Created On: 21 March 2012

In this article, Dave Lonnen, running coach and Ex-International athlete, with over 30 years of experience, shares his expertise to help you prepare for the upcoming triathlon season.

If you are one of the many triathletes who just go out and run with no specific goal or focus in mind, then this article is for you.  Your pre-season running programme needs to be structured to improve your olympic distance 10k times, and ideally you should be running a minimum of 3 times a week to improve over this distance.

Over the past 12 weeks your focus will have been on building an aerobic base and strength endurance. To achieve this you should have included threshold intervals of between 800m-2km, at around 85/90% of your max heart rate (mhr) and tempo runs of up to 20 minutes, closer to 80% of mhr.   Assuming your race season kicks off in May, you have 8 weeks to build on your aerobic base and sharpen up.

Interval sessions and tempo running are 2 of the most effective types of training and will improve your running if you practice them consistently.

Interval Running: Interval runs are used to increase anaerobic threshold levels. By repeating sustained hard efforts at near anaerobic condition, the runner improves their ability to run hard without going into oxygen debt.

Interval training also increases a runner's endurance. This means that the runner can continue at a certain pace for an extended period of time.

Finally, interval training builds muscle strength. Typical distance running exercises the leg muscles in a certain range of motion, with the focus on slow-twitch fibers. By running at faster speeds, the runner exercises all leg muscles and improves flexibility during running, both of which will mean improved muscle performance in races. This makes running at a race pace easier and improves top speed for sprint finishes.

Tempo running: This is designed to build strength, endurance and increase your cruising speed, and should be completed on your own or with someone of a similar level. These are of a longer duration and lower intensity than interval runs.  Focus should be on running strong, relaxed and with good form. Do not get drawn into flat out racing with a group, or the objective of the session is lost.

 Developing race fitness.  Some of your intervals should now be completed faster than threshold or race pace and rest should be increased between repetitions to ensure adequate recovery. As we are increasing the intensity of the reps, the total volume of intervals should be reduced.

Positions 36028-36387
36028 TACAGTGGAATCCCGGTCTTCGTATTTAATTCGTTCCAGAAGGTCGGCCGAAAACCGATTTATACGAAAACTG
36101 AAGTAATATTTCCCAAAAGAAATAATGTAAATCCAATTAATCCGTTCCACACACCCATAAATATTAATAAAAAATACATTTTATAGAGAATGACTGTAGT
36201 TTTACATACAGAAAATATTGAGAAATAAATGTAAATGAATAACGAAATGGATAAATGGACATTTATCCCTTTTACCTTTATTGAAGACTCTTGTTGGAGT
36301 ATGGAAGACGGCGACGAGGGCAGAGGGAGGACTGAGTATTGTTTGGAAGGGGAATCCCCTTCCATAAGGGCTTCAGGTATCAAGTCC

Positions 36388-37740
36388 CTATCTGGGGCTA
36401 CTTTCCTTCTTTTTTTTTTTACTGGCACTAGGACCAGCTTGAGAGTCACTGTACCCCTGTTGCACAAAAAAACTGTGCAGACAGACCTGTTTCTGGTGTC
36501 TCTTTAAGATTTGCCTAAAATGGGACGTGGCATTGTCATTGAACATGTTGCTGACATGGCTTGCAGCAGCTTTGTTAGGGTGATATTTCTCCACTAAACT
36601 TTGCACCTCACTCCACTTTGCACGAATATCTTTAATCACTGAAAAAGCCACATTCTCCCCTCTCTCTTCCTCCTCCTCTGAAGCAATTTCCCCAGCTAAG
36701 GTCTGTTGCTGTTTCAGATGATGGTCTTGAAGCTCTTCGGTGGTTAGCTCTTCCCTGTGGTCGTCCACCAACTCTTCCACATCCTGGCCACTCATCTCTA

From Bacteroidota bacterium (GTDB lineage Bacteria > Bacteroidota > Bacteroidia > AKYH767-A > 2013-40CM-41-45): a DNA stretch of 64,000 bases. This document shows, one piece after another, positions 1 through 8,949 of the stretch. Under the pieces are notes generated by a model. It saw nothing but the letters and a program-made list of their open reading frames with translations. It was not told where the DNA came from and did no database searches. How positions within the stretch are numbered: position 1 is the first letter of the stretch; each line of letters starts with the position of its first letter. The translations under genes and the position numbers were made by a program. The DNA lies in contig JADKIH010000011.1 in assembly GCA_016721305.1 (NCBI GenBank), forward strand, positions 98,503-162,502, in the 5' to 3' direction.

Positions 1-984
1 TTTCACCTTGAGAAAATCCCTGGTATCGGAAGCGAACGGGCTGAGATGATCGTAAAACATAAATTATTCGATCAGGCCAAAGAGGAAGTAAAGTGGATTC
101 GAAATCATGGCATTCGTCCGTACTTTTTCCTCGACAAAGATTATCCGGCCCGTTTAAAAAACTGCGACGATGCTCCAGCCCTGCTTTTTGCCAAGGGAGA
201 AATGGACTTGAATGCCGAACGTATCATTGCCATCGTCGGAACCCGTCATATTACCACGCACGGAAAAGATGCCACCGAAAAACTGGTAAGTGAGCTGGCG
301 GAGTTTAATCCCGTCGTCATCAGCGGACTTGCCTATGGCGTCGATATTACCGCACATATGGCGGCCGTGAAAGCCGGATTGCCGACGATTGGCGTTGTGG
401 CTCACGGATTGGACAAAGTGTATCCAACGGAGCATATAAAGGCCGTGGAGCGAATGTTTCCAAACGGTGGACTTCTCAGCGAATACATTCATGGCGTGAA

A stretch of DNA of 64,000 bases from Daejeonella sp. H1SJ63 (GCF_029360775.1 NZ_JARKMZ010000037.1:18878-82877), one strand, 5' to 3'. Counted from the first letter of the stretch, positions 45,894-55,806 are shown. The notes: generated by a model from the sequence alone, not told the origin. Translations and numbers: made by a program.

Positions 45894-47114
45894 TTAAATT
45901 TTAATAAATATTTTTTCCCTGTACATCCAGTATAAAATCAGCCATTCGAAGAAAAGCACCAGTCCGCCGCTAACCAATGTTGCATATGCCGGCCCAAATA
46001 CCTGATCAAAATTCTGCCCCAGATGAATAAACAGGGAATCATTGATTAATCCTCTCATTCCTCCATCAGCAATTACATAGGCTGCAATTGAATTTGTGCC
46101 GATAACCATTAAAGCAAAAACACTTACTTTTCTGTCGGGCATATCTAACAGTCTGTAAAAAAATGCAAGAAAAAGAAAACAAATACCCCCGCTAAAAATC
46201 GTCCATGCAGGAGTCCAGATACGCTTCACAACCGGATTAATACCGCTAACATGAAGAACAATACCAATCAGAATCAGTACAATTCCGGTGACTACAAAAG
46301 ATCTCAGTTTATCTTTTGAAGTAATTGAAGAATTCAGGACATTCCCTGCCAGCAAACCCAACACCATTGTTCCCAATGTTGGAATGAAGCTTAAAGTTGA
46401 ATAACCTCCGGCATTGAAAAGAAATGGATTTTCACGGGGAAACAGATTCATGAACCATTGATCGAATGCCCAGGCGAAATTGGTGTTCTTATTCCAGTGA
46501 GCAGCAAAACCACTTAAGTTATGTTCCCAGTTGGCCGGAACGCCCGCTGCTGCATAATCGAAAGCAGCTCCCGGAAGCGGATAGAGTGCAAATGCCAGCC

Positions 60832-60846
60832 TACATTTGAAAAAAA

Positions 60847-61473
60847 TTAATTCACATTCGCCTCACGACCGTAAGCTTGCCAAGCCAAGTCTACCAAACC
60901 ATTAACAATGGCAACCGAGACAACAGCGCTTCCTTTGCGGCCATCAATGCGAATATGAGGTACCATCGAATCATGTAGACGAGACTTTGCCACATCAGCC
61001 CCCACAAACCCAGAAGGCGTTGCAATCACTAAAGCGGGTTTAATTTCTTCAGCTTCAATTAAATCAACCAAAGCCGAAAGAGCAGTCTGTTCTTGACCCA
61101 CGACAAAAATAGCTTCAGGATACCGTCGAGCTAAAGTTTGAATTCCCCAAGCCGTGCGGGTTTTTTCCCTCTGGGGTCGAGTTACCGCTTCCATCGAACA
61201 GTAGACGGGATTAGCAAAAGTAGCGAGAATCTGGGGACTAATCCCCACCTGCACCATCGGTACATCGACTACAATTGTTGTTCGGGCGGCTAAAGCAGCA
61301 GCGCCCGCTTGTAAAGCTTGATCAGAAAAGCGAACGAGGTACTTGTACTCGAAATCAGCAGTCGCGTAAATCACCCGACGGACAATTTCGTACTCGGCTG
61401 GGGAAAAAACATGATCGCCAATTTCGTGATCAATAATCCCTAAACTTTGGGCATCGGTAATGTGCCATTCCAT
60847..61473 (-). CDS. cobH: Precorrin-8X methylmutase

The following are examples of 3 weekly winter sessions and 3 pre-season sessions:

              Winter (November-February)                      Pre-Season (March-April)

Session 1

 

 

 

 

 

 

Lactate threshold intervals of between 800m - 2km with a fairly short recovery of 60-90 secs.  These should between 85-90% of max or comfortably hard. 

5 x 1.6km (85%),                          

90 secs jog recovery.                                    

3k warm up, 3k warm down.           

Total 14km

Mixture of threshold and max effort intervals of between 800m - 1.5km with a full recovery of 2-3 mins.  These should between 85-95% of max.

4 sets of : 1 x1km  90%)                         

1 min jog recov, then 1 x 600m (95%)   

5 min jog between sets                          

3k warm up, 3k warm down.             

Total 12.4km

Session 2

 

 

 

 

Steady run with a tempo section.

4 km (70%) 

4km  (80%)

4km  (70%)

Total 12km

Steady run with tempo section.  

4km (70%)

3km (75%)

2km (85%)

1km easy warm down.

Total 10km

Session 3

 

 

 

 

 

Aerobic development steady running around 70% of max.

1 hour steady running from October, increasing by 5 mins every 4 weeks to 1hr 15 mins through February. Run off-road working up any hills.

Steady running around 75% of max.

50 - 60 min run approximately 30/40 sec per km slower than 10k race pace.


Brick Sessions. 
I remember my first triathlon 6 years ago. As a runner, with little bike training, I still felt that I could get round on the bike and catch most people on the run leg. I dismounted the bike after the fairly short 20k section, attempted to run but found my legs just would not function.  After I eventually managed to break into a steady jog, my hamstrings then went into cramps, much to the amusement of my watching friends!  I learnt my lesson that day and realised how much time and dedication that triathletes put in to the 3 disciplines. 

Regular running off the bike in training is essential to allow your body to adapt to 'triathlon specific' running.  Your programme should incorporate some form of regular indoor turbo/run sessions or steady outdoor bike/runs. Your cycling and running training should compliment not compete with each other.

Training between races.   Your focus from May to September should be to remain race fit and injury free.  This means allowing adequate rest after a race before embarking on your next interval session.   If you are building up to an end of season Ironman or Half Ironman, do not increase your total weekly mileage or single runs by more than between 5-10% a week.  This also applies to total volume of interval sets, allowing 3-4 weeks to get used to longer interval sets before adding extra reps. Remember, if you keep training through tiredness or a minor injury, you may end up having to take weeks off anyway, when the niggle turns into a serious injury.

To find out more about Dave Lonnen visit http://www.runcoaching.co.uk

 

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